Sign Up for the Newsletter

From Our Instagram Page

Changes to bus services to and from West Kirby from September will help Arrowe Park Hospital staff with early starts, and see the return of a half hourly connection to Eastham.

The 81 service from West Kirby to Arrowe Park Hospital will be changed so it fits around hospital shift times in the morning peak. It is also being rerouted and will run via Greenbank Road, rather than Black Horse Hill.

The 38 service between West Kirby and Eastham via Moreton and Birkenhead will return to its pre-Covid frequency, with services every half an hour between Monday and Saturday, rather than every hour.

There will be a slight reduction in the number of 437 services between West Kirby and Liverpool after 10pm at night – down to every 30 minutes rather than 20.

The alterations are part of a raft of changes across Liverpool City Region from 4 September.

Liverpool City Region Combined Authority, which oversees public transport, said: “These changes are being proposed to ensure that a sustainable network is in place which reflects changes in travel demands and patterns whilst continuing to maintain bus network coverage, encourage passenger growth, and promote bus as a preferred mode of travel.

“While some services have seen a good rate of recovery in passenger numbers since the removal of Covid-19 restrictions, others have not. This means that they may require changes to their route or timetable to allow them to remain sustainable.

“Enhancements to some bus services are included in these proposals, including the creation of some new bus links.”

Detailed timetables are expected to be released in August.

Over the coming months, a lower adult single bus fare will be introduced which will mean passengers will be able to travel across Liverpool City Region for no more than £2.

More than a thousand Wirral children were taught lifesaving water safety skills ahead of the school summer holidays in a partnership between a local swimming school and @hoylakelifeboat

During a week of sessions in July, Helen Diamond Swimming School taught 1,148 of its young pupils the RNLI’s key ‘float to live’ safety technique in the pools at Calday Grange in West Kirby, Stanley School in Pensby and Birkenhead High School Academy.

Hoylake RNLI lifeboat crew member and water safety advisor Dave Bates was invited to join the team at some of the sessions, where he spoke to both the children and their parents about the importance of floating if they get into difficulty in the water.

Dave was joined at one session by fellow volunteer Kev Latcham, where they passed on some of the RNLI’s other tips for staying safe at the beach such as stopping to think about the dangers, staying together, and only swimming where there are lifeguards while staying between their red and yellow flags.

With many families heading to the coast or the pool while on holiday in the UK and abroad, these vital skills will help keep them safe in and around the water this summer and beyond.

Following the swimming sessions, parents and supporters kindly donated £499.22 to the RNLI in support of the charity’s 24-hour search and rescue service and drowning prevention work. Helen Diamond also made a very generous personal donation of £1,000 and visited Hoylake RNLI lifeboat station to present the lifesaving funds to the grateful lifeboat crew.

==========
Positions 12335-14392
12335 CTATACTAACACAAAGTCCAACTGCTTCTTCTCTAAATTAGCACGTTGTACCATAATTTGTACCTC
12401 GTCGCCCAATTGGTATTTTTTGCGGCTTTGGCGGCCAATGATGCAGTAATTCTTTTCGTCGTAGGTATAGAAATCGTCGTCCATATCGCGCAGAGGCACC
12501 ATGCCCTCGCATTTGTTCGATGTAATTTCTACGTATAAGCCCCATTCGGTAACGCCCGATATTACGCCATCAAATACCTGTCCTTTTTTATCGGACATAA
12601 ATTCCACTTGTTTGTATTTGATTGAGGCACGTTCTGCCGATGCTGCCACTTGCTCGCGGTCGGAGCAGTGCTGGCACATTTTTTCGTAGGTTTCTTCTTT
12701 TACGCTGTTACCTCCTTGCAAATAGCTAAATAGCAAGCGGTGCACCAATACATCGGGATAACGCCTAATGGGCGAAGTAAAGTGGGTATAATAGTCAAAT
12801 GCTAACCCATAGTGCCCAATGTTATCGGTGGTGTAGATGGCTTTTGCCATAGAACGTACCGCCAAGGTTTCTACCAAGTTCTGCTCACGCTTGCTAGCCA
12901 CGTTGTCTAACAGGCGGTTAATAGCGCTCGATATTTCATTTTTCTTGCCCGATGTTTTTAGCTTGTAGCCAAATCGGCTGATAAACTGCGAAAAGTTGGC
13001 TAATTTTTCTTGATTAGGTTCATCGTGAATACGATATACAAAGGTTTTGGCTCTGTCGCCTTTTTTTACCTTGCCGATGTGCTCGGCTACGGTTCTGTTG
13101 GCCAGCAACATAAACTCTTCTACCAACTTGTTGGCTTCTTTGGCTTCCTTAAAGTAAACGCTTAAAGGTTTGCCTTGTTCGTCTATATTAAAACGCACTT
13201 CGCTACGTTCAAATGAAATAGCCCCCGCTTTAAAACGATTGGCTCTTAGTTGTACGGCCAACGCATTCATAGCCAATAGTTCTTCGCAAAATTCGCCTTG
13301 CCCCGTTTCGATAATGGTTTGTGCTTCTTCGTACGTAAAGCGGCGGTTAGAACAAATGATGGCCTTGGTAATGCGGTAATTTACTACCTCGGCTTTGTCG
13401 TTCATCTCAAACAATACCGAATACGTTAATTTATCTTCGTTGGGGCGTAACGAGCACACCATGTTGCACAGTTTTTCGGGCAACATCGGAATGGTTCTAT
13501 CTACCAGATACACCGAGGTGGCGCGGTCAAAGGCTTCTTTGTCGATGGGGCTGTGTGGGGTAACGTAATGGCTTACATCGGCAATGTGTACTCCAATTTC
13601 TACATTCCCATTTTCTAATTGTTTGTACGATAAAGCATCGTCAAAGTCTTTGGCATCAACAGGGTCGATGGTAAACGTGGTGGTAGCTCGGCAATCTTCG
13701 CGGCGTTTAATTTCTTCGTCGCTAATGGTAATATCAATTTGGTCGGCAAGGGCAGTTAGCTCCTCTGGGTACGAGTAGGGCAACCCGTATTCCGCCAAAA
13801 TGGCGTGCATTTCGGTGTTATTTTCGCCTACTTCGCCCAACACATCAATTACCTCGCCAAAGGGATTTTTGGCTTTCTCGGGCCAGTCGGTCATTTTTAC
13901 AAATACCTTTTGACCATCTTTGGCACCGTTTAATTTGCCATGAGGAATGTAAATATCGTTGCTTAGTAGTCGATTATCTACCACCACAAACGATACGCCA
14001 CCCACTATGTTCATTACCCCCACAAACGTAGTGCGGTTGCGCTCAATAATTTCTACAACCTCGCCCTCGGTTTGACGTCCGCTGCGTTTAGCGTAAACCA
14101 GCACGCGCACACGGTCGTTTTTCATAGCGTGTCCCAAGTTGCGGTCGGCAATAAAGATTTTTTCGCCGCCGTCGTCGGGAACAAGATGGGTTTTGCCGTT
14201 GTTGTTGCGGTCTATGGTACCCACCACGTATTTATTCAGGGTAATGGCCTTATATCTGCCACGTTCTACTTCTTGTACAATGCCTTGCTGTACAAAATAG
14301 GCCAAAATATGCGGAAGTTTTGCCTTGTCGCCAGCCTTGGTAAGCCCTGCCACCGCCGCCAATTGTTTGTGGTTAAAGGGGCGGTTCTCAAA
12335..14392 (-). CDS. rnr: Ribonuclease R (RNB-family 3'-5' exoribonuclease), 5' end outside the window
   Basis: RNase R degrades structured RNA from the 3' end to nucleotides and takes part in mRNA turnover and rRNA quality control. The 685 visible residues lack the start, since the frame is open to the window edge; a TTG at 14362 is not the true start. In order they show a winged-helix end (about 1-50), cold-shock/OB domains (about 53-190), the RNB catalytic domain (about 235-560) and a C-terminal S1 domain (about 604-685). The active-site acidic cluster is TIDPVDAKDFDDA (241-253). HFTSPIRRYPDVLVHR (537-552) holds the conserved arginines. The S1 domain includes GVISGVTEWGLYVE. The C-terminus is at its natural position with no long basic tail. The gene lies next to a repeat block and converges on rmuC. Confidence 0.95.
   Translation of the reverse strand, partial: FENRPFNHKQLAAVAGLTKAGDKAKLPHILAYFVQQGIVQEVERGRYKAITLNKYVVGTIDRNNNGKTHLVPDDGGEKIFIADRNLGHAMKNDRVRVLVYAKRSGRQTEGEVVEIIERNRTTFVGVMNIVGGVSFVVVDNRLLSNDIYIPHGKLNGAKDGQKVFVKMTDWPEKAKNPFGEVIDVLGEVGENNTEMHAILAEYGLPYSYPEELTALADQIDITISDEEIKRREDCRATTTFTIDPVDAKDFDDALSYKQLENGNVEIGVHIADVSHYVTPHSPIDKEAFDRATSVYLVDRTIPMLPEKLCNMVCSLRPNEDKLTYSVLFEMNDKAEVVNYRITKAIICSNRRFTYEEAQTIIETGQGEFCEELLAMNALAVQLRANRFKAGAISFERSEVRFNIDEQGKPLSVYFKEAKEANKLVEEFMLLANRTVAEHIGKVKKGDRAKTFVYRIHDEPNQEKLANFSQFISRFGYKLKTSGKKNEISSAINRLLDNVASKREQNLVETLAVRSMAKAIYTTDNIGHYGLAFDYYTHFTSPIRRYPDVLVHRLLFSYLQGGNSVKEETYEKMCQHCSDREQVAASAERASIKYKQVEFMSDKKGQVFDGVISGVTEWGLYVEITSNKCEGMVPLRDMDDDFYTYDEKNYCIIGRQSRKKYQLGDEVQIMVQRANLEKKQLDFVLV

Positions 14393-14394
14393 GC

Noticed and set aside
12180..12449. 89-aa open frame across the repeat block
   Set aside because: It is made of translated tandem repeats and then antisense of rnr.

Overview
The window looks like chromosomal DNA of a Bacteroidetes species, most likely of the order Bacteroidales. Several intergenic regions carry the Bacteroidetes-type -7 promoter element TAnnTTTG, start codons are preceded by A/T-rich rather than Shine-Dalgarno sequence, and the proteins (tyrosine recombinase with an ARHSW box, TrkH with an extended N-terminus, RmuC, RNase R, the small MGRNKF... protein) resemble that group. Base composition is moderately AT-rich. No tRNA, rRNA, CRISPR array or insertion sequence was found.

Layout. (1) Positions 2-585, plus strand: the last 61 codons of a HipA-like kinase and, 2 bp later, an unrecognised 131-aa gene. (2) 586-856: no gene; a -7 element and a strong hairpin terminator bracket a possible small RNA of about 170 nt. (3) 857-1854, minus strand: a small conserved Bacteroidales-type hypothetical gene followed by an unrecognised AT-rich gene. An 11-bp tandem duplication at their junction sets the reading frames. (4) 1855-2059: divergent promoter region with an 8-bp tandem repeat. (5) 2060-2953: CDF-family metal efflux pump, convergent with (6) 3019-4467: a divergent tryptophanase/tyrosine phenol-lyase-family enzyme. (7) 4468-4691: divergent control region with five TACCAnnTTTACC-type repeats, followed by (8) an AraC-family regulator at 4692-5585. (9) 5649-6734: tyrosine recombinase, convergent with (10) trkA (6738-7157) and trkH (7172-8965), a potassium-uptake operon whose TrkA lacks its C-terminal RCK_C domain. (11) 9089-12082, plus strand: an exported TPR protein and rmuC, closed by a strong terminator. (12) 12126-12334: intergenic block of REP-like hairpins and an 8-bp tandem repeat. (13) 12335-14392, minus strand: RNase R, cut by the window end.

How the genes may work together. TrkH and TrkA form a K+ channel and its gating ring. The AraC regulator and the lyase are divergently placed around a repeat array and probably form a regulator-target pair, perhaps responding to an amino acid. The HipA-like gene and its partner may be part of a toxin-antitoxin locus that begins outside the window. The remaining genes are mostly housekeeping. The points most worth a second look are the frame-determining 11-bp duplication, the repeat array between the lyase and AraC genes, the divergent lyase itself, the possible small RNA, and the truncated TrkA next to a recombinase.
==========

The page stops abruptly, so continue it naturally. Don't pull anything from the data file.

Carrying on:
Helen said: “Thank you to the team at Hoylake RNLI for an amazing week supporting our swim school in raising awareness around water safety ahead of the summer. We know all too well the dangers. After some recent tragic losses of young people in the water, the message can’t be highlighted enough.”

Dave Bates said: “We’re overwhelmed by the generosity of parents and in particular by Helen, as she put so much effort into organising these lifesaving sessions. Their kind donations will help the RNLI continue saving lives at sea and on the coast this summer.”

Almost 1,300 people have signed a petition to stop land on Grange Hill in West Kirby being designated for housing under Wirral Council’s new Local Plan.

The site, adjacent to Hoylake and West Kirby War Memorial, allotments and existing housing, is made up of fields and ex-farm land.

It is the sole remaining large plot proposed for new homes in the town under the Local Plan, which will guide development across the borough until 2035.

It comes after the ‘Green Field Estate’ on Grange Road – known locally as the sheep fields – was removed from the list of proposed sites after being designated as local green space.

It means the number of units earmarked for housing in West Kirby and Hoylake under the plan is now 58, compared to 132 when consultation began in 2020.

Campaigners from Protect Grange Hill say they have set up the petition to highlight to the council “that Wirral residents do not wish housing construction on green space land” and to “confirm support for Local Green Space (LGS) designation of the land at Grange Hill.”

The petition adds: “The WBS Draft plan proposal will carve out a significant section between Grange Hill War Memorial and the Grange Hill Allotments.

“This housing development introduces damage to this environment by human activity such as noise and light pollution forever changing the tranquility of Grange Hill.

“This petition is seeking support from the community to remind Wirral Borough Council that building on fields and green sites is not acceptable.”

You can find the link to the petition in the full story on our website.

Consultation on the Local Plan – which also includes proposals for a masterplan for West Kirby – ends on Monday 25 July.

It will then be submitted to the Secretary of State an examined by an independent planning inspector.

Depending on the outcome of the inquiry, it could be formally adopted next year.

Restaurant news